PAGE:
Battle[edit]

King Amalric ordered only his mounted forces to chase Shirkuh and the Muslims out of Egypt at the beginning of the battle. Amalric chased Shirkuh’s troops up the valley of the Nile and across the river to Giza.[13] The chase almost worked, but the Muslims turned to fight Amalric where the cultivated ground ended and the desert began.[14] The steep slopes and soft sand reduced the effectiveness of the Latin army. King Amalric I’s army was weakened because he only took a handful of men with him to pursue Shirkuh. He commanded 374 armed Frankish horsemen along with the mounted archers known as Turcopoles. The Christian knights also sided with Almaric I in order to go after Shirkuh’s army.[15]

Shirkuh came up with a plan to draw the Franks, along with Amalric, away from the battlefield. Shirkuh’s plan was for the Latin cavalry charge to find no worthy target. Shirkuh hoped to lessen the severity of the fight. He wanted the Franks to think that all his best men were in the center surrounding him. Among those in the center line was Saladin, Shirkuh’s nephew. Saladin, under Shrikuh’s orders, was to retreat once the Franks moved closer.[16]

Amalric fell for Shirkuh’s plan. Amalric sent his main attack toward the center of Shirkuh’s troops. Saladin then drew Amalric and the Franks away from the battlefield. The fight broke off into smaller skirmishes. Some of the skirmishes were won by the Franks and others by the Turks.[17]

When Amalric returned from pursuing Saladin, he rallied his troops together. Amalric lined up his troops and marched straight through the enemy lines, fighting all enemy opposition along the way. Amalric then marched off the battlefield with his army. Neither side left with a victory. The Franks lost one hundred knights and failed to destroy Shrikuh’s army. This also cost Amalric’s chance to become the ruler of Egypt.[18]

References[edit]

  1. ^ Jotischky, 264
  2. ^ Jotischky, Andrew. Crusading and the Crusader States. (Edinburgh Gate, Pearson Education Limited, 2004), 93.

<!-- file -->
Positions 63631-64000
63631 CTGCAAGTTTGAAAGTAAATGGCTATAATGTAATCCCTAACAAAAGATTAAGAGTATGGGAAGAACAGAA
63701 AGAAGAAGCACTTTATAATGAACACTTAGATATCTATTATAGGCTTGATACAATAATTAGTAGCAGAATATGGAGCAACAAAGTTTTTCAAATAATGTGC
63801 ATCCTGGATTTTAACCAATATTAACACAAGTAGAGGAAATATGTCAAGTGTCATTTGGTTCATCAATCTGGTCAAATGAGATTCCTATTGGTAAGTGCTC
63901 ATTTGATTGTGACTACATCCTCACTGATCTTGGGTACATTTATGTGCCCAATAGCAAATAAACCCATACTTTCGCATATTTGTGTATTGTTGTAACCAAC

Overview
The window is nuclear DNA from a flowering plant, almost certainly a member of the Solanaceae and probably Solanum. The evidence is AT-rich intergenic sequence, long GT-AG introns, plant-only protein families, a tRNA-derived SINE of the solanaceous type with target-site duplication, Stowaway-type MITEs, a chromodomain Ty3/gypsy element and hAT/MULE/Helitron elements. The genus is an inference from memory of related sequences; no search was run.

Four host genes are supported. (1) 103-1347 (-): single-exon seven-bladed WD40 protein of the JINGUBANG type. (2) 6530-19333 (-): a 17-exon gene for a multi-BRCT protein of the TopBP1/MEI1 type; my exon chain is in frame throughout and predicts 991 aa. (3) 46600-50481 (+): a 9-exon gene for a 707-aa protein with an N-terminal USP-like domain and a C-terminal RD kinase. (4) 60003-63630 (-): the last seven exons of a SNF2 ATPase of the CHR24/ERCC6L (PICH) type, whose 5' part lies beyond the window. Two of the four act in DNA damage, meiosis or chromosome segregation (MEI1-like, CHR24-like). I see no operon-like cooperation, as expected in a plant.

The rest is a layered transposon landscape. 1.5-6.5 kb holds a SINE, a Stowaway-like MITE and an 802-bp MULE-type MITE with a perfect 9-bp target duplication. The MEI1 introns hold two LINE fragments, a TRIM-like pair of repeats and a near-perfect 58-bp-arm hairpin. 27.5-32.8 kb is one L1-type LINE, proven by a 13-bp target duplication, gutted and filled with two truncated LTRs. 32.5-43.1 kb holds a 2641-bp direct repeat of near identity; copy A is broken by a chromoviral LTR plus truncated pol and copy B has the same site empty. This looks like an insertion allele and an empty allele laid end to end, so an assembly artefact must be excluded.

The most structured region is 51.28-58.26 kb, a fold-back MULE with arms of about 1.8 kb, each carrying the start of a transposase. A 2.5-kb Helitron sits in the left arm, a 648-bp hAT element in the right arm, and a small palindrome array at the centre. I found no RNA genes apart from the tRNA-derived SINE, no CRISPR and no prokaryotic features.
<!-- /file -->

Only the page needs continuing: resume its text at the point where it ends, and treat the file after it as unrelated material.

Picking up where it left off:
3. ^ Hindley 48.
  4. ^ Smail, R.C. Crusading Warfare (1097-1193). (New York, The Cambridge University Press, 1956), 183.
  5. ^ Jotischky, 83.
  6. ^ Baldwin, 385.
  7. ^ Jotischky, 93.
  8. ^ Tyerman, Christopher. Fighting for Christendom: Holy War and the Crusades. (New York, Oxford University Press, 2004), 166.
  9. ^ Hindley, Geoffrey. (New York, Harper & Row Publishers, Inc.), 149
  10. ^ Hindley, 159.
  11. ^ Jotischky, 93-94.
  12. ^ Tyerman, 49.
  13. ^ Baldwin, 553.
  14. ^ Smail, 184.
  15. ^ Baldwin, Marshall W. A History of The Crusades. Volume 1. (Madison, The University of Wisconsin Press, 1969), 553.
  16. ^ Baldwin ,553.
  17. ^ Smail, 184-185.
  18. ^ Smail, 185.

Literature[edit]

  • Baldwin, Marshall W. A History of The Crusades. Volume 1. (Madison, The University of Wisconsin Press, 1969), 553, 385.
  • Hindley, Geoffrey. (New York, Harper & Row Publishers, Inc.), 149-159.
  • Jotischky, Andrew. Crusading and the Crusader States. (Edinburgh Gate, Pearson Education Limited, 2004), 83-93.
  • Smail, R.C. Crusading Warfare (1097–1193). (New York, The Cambridge University Press, 1956), 183-185.
  • Tyerman, Christopher. Fighting for Christendom: Holy War and the Crusades. (New York, Oxford University Press, 2004), 149, 166.

Coordinates: 30°01′N 31°13′E / 30.017°N 31.217°E / 30.017; 31.217